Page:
Creating lost hours.


Annabelle talked through every one.


I tried to wear it,
like weather,
moving about the cabin,
imagining intimacy,


checking in on a sentence or two,
checking out,
while cooking a random meal.



Annabelle bragged about her hard father,
living in an Outback opal mining town.


“You don’t know,” she boasted. “You wouldn’t understand.
He chose to live nowhere, have nothing,
so he could focus on his craft.”


And in that
the hole in her shoe fell away.



“You had better shut up now,” I told Annabelle,
in a hard voice,

forceful enough that
for a moment she was a canvass,
still and unreadable.


I can do this, my thoughts lied.
Bluff. Bark sometimes.
Let the bullshit roll.


Not be alone.


“You couldn’t comprehend what he…” she continued.


“LOOK AROUND!” I shouted.


But Annabelle rambled on.



A year later,
leaving a tree arbouring job
at a small farm
on city’s edge,
I saw Annabelle getting into a car.


She looked my way, neck stretching,
full of hope,
seemed physically strong,
pretty again.


The idea of her was never an issue.


I wished her the best
without slowing down.



It was snowing when the phone call came.


I followed the doctor’s voice
out of the bush,
to Tibbie’s psychiatric ward.


“Why are you here?” the man asked.
“I’m a friend,” I told him. “She was hopeless and free,
but cares.”


He asked if I was her lover?


“No,” I told him. “But being hopeless
is no crime.”



There wasn’t much to the visiting room,
people seldom came.


Tibbie was smoking vapes.
Another woman had been zombified,
nurses politely steering her away.


A third patient walked up oozing
pent anger,
poking hard questions at me,
in brilliantly aggressive bursts.




The nurse, a strong, softly spoken man,
reasoned into her ear,
as they gently walked backwards,
fading away.



“Hello lover,” Tibbie cooed,
then crawled into my personal space,
via smug innuendo-filled smirks.


Everything was sex.


A falling bluff
as if the drugs hadn’t both blunted
and ballooned her,

as if we were once a couple.


As if her family cared.
As if she wasn’t half drowned.


I tried to peel her hands off,

and into mine.
The nurse tried.
Tibbie was having none of it.


“What’s the matter, honey?” she crooned.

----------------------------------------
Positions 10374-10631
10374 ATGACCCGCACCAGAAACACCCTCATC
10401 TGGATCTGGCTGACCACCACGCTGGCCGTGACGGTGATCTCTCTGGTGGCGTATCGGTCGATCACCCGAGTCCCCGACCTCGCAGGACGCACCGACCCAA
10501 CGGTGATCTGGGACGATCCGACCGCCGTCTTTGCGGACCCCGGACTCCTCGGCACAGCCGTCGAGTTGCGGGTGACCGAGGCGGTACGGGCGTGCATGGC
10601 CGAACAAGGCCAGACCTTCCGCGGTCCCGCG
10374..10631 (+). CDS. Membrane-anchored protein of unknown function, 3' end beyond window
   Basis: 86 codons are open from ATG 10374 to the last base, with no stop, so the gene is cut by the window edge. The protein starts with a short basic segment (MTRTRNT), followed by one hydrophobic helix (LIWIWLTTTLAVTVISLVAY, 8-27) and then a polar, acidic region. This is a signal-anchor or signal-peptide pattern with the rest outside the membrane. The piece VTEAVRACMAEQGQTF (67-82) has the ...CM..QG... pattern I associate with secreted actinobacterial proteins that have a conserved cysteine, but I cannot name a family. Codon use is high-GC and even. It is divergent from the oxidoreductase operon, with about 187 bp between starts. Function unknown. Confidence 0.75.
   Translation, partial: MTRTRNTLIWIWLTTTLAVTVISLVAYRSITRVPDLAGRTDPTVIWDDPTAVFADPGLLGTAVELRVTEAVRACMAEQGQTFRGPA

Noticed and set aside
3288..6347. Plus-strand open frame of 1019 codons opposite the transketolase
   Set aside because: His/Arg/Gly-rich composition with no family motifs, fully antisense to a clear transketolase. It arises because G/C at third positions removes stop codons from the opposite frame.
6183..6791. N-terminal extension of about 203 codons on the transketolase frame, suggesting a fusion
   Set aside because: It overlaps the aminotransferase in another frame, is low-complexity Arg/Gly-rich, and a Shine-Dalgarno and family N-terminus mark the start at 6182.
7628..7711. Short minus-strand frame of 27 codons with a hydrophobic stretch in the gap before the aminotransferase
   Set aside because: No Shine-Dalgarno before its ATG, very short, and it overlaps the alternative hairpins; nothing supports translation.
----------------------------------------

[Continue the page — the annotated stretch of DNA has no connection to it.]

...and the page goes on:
Annabelle Facebooked me
years later.


I never thought of her as bad,
just falling.


So checked in, now and then,
as my wife and I continued our journeys,
while I built remote walking tracks,
through Tasmanian coastal cliffs
living in inlet towns,
to open roads,
and tropical heat,

and parenthood.



Annabelle takes selfies.
Posts 5-10 seconds videos of
herself, daily,
in rooms with nothing on the walls.


Tarted up
to drag queen levels,
giving duck lips in every frame.


Each month, each year,
her beauty fades.


The likes get fewer,
one, two, maybe three.
Reduced to a dealer,

a horny father figure with money,

a once friend.


Then reduced again.


She thrusts her chin out,
like Hollywood,
but gets more and more gaunt,
Even Marilyn Monroe squints
can’t hide the haggard condition
of her eyes.


I want to yell,
“Woman! Save yourself!”


But, kid never in sight, she
just continues to glam
her way down.



Annabelle sent 5-10 second videos to me directly,
for a while.


of herself,
still thinking she’s a thing
of sex,
knowing fully well about my
wife and child.


I ignored every one,
but would probably still help,

if she asked.



Insomnia slowly eats at me,
but there are other strengths.


Our baby, now three, wakes crying
somewhere near dawn.


I get up from work and kill time at the desk,
to gently lift her from bed,
hug her in the dark,
cooing as I rub her back;
“Papa will take you to Momma, okay?”


She crumples into the grooves
of my shoulder
already asleep again,
before being delivered
to her mum.


I never thought my voice
could be so soft,
so full of love.






For more poetry from Tommy, click HERE.







To return to our Footy Almanac home page click HERE.


Our writers are independent contributors. The opinions expressed in their articles are their own. They are not the views, nor do they reflect the views, of Malarkey Publications.


Do you enjoy the Almanac concept?

And want to ensure it continues in its current form, and better? To help things keep ticking over please consider making your own contribution.


Become an Almanac (annual) member – CLICK HERE.

One-off financial contribution – CLICK HERE.

Regular financial contribution (monthly EFT) – CLICK HERE.




  1. DBalassone says


  2. Colin Ritchie says

    Tommy, you have surpassed yourself!

  3. John Butler says

    What they said.

    Hell of a piece.

  4. Nicole Kelly says

    Wow – that was a fabulous poem. Thank you for sharing.

  5. If this isn’t your best, Tommy, it is damn well right up there.
    Excellent observations.

  6. E.regnans says

    Tommy thank you.
    I read this on a Melbourne tram.
    You took me to places of quiet and wondering and to places of missing, of emptiness.

    I feel that your poem is the poem of a seeker.

  7. Frank Taylor says

    As above.
    Heck of a piece……….

Leave a Comment